Aside from ACT scores, the data in this Fact Book all come from official government sources, including local school districts, the Kansas Department of Education (KSDE), and the U.S. Department of Education. All data are the most current available and, unless otherwise noted, span through the 2016- 2017 academic year. Additional information (including annual historical data) for individual school districts is available on our transparency site, KansasOpenGov.org, and on the KSDE site at ksde.org.
We compiled this Fact Book because scientific surveys show that citizens are largely misinformed on many pertinent facts of public education in Kansas. Aid and spending per-pupil are much higher than many Kansans believe, and student achievement is lower than understood.2018 K-12 Fact Book
Many Kansas students are doing quite well, but thousands of students each year are falling behind, and a false sense of high achievement is a tremendous barrier to getting them the help they need.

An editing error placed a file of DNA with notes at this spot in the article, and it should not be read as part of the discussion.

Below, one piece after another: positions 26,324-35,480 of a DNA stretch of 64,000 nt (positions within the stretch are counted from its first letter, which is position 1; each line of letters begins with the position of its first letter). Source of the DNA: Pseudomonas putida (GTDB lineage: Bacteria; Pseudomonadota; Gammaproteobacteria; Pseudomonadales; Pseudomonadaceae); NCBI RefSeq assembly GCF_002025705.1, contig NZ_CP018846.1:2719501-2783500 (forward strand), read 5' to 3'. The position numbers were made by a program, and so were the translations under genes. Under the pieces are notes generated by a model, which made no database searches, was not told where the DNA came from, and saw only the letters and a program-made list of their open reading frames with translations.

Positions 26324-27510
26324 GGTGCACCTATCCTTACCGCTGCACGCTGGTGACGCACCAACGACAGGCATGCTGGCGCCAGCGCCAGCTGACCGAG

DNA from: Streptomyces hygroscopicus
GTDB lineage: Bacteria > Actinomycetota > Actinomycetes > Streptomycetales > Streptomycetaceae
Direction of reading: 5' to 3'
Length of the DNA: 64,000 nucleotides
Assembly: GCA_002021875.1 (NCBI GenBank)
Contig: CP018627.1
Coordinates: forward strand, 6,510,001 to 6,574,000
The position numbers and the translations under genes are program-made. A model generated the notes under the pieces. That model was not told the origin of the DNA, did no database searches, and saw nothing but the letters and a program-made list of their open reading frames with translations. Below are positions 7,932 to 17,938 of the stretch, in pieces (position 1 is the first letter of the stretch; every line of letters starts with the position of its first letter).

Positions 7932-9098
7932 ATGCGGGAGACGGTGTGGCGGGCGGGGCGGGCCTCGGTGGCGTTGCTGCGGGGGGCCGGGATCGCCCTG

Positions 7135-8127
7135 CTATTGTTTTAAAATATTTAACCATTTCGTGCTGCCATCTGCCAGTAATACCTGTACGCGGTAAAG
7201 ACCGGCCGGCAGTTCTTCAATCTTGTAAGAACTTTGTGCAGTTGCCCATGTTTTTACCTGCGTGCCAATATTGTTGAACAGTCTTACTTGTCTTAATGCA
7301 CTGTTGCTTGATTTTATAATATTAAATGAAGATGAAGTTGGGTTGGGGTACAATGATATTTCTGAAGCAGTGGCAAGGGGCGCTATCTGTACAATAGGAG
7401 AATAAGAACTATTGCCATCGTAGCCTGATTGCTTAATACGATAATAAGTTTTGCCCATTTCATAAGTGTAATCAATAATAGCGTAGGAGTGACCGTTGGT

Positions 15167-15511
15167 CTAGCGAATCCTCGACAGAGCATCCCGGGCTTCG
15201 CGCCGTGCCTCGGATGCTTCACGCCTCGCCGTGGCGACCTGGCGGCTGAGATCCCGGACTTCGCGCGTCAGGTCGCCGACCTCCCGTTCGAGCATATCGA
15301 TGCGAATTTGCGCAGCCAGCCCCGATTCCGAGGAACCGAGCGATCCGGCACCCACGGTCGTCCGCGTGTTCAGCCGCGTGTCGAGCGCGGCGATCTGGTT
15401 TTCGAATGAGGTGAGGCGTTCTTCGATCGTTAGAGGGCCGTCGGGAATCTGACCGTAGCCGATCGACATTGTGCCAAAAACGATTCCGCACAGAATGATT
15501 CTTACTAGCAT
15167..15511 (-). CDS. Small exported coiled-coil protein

State assessment results from 2017 show that only 40% of Kansas 10th graders who are designated “not low income” are on track to be college and career-ready in English Language Arts. This number falls to 17% for 10th graders designated “low income.” In Mathematics, only 34% of “not low income” 10th graders are on track to be college and career-ready. This number falls to 11% for “low income” 10th graders.
In short, it’s intuitive to believe that more money is needed to close achievement gaps but as shown in Table 11, student achievement on independent tests remains unchanged despite billions more in taxpayer support.
Table 17 illustrates that many states get the same or better results while spending less than others. Indiana, for example, spends considerably less per-pupil than Kansas but gets better results across nearly all the grade, subject, and income groupings shown. At the very least, this indicates that it’s not how much is spent that matters; it’s how the money is spent.
Kansas taxpayers are investing a lot of money into public education. Indeed, Table 1 shows that taxpayer support of public education in Kansas amounted to $6.084 billion, or 13,236 per pupil, in 2017. KSDE estimates that 2018 support will set a record at $6.471 billion, or $13,647 per-pupil.
Accurate information is necessary for good decision-making. We hope you find this Fact Book useful as you reach your own informed decisions regarding public education in Kansas.